At the heart of the a call to the way of life of the Carmelite Sisters of the Most Sacred Heart of Los Angeles is a profound and intimate friendship with Christ. He is the source and summit of every moment of our day from our early mornings filled with prayer to the daily overflowing of that prayer into our loving service of God’s people.

This friendship is not grounded on a concept of climbing toward God, or an ascent of any kind. Rather, it is centered on the astounding reality that it is God Who comes to us – in the Incarnation, through grace within our souls, and the special presence of Our Lord in Holy Communion. This profound reality – His divine, unconditional love for each one of us personally – is the basis for our friendship with Christ. He comes to us and invites us to an ever deeper union with Him through prayer.

The joy of this ever-growing intimacy with Our Lord is not the goal of a Carmelite vocation. Our Holy Mother Saint Teresa puts it this way. “We should desire and engage in prayer not for our own enjoyment but for the sake of acquiring the strength which will fit us for service.”

This is the vocation of the Carmelite Life – loving service to God’s people overflowing from our prayer.


The only appropriate attitude, the only fitting, corresponding response to God’s profound love for me is:

 Marian receptivity

Marian transparence

Marian openness

Carmelite life is modeled on the lives of Mary and Joseph.

The way of life of the Carmelite Sisters creates an environment in which the soul can expand and open out to God. It provides opportunities for coming into frequent contact with Him.

In other words, the whole pattern of Carmelite life is ordered to a single end: to make possible a life of friendship with Christ. Since prayer is the greatest power on earth, because there are no boundaries to the influence of prayer.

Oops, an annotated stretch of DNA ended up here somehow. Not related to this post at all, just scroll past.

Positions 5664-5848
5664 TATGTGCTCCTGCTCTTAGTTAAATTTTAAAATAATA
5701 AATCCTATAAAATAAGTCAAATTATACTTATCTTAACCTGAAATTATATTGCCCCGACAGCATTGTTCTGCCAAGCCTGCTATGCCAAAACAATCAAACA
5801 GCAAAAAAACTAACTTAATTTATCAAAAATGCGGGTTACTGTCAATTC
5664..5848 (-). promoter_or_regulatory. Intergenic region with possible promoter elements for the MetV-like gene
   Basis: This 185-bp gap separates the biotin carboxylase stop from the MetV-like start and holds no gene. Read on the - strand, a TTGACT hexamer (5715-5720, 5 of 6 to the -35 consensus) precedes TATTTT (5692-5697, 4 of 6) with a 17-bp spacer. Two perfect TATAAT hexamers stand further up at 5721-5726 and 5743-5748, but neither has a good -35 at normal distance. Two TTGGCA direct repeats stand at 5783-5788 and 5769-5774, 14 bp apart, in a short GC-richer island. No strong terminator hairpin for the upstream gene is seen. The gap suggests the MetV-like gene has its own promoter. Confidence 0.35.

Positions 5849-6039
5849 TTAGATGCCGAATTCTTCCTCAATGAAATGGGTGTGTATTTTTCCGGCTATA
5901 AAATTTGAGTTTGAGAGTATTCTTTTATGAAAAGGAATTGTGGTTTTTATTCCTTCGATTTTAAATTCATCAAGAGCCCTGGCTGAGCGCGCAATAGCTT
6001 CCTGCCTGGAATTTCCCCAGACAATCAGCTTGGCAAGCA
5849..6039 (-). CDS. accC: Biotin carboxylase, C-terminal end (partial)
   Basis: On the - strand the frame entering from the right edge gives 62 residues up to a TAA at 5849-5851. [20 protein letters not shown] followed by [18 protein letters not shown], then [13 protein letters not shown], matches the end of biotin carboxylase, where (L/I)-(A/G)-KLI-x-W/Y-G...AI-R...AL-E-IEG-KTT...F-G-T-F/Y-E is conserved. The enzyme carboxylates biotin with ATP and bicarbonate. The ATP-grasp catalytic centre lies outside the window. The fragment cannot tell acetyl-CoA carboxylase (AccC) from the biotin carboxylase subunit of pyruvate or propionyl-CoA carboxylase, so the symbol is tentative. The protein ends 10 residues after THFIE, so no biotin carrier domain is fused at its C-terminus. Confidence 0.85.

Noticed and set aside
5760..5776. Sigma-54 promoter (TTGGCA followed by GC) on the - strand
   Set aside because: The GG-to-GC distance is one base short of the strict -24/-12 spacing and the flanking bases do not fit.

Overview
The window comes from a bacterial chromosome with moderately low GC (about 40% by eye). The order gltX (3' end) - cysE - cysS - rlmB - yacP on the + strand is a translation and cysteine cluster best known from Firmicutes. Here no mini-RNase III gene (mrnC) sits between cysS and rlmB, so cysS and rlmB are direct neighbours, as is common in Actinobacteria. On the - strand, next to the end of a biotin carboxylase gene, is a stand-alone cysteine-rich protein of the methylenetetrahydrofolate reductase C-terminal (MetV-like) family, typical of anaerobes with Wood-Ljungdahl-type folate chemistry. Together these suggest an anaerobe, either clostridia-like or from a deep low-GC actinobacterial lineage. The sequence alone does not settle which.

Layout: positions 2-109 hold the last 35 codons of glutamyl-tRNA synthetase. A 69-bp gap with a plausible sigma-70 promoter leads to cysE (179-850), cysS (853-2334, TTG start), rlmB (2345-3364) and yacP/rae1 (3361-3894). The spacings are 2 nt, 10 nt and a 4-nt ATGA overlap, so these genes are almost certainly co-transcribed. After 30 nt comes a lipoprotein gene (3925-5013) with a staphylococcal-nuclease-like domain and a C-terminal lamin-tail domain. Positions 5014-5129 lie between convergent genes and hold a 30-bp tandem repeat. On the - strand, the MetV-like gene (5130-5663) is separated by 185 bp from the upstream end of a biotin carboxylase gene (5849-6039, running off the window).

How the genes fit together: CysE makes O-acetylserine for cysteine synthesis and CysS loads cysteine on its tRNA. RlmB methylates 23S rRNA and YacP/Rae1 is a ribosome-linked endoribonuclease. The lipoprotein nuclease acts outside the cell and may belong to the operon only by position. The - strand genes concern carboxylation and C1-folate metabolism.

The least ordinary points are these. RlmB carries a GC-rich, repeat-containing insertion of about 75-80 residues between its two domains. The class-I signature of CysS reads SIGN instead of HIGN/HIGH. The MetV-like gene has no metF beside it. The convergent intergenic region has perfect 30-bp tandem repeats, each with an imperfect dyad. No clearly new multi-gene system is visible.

The Carmelite, therefore, can plead the cause of the whole world. She prays, particularly for priests – that after they have entered the struggle, the Lord may keep His protective hand on them so that they may be delivered from all the dangers with which they are daily confronted.



If one is to be called a friend of Christ, a Carmelite must fulfill the obligations which even the world demands of what it means to be a faithful friend.

The four basic obligations of intimate human friendships are:

  • Mutual encounter
  • Mutual knowledge and love
  • The Presence of the Beloved
  • Union of Wills

It is precisely on these four points that the Rule of Carmel is based:

  •  Encounter with Christ takes place through the Sacraments and the Liturgy
  • Mutual knowledge and love deepen through intensified mental prayer
  • Presence of the Beloved becomes real through Eucharistic adoration and common life in the mystery of fraternal charity
  • Conformity of the will grows through self-discipline and prudent self-denial

Conformity of Will means bending our will to the Lord’s Will. It is that radical renouncing of ourselves that the Lord Jesus requires of us in the Gospel.

A Carmelite engages in a training that is at once personal – rigorous – gentle – constant – uncompromising – joy-filled, life-giving and life-long. This training helps the Carmelite grow in self-denial and in the practice of virtue: overcoming impatience, moderating all the senses, governing speech, directing all energies to God. The purpose of this training is to grow in freedom of spirit. Without this necessary preparation, says Saint Bonaventure, a soul would be present at prayer like a dog chained to a block.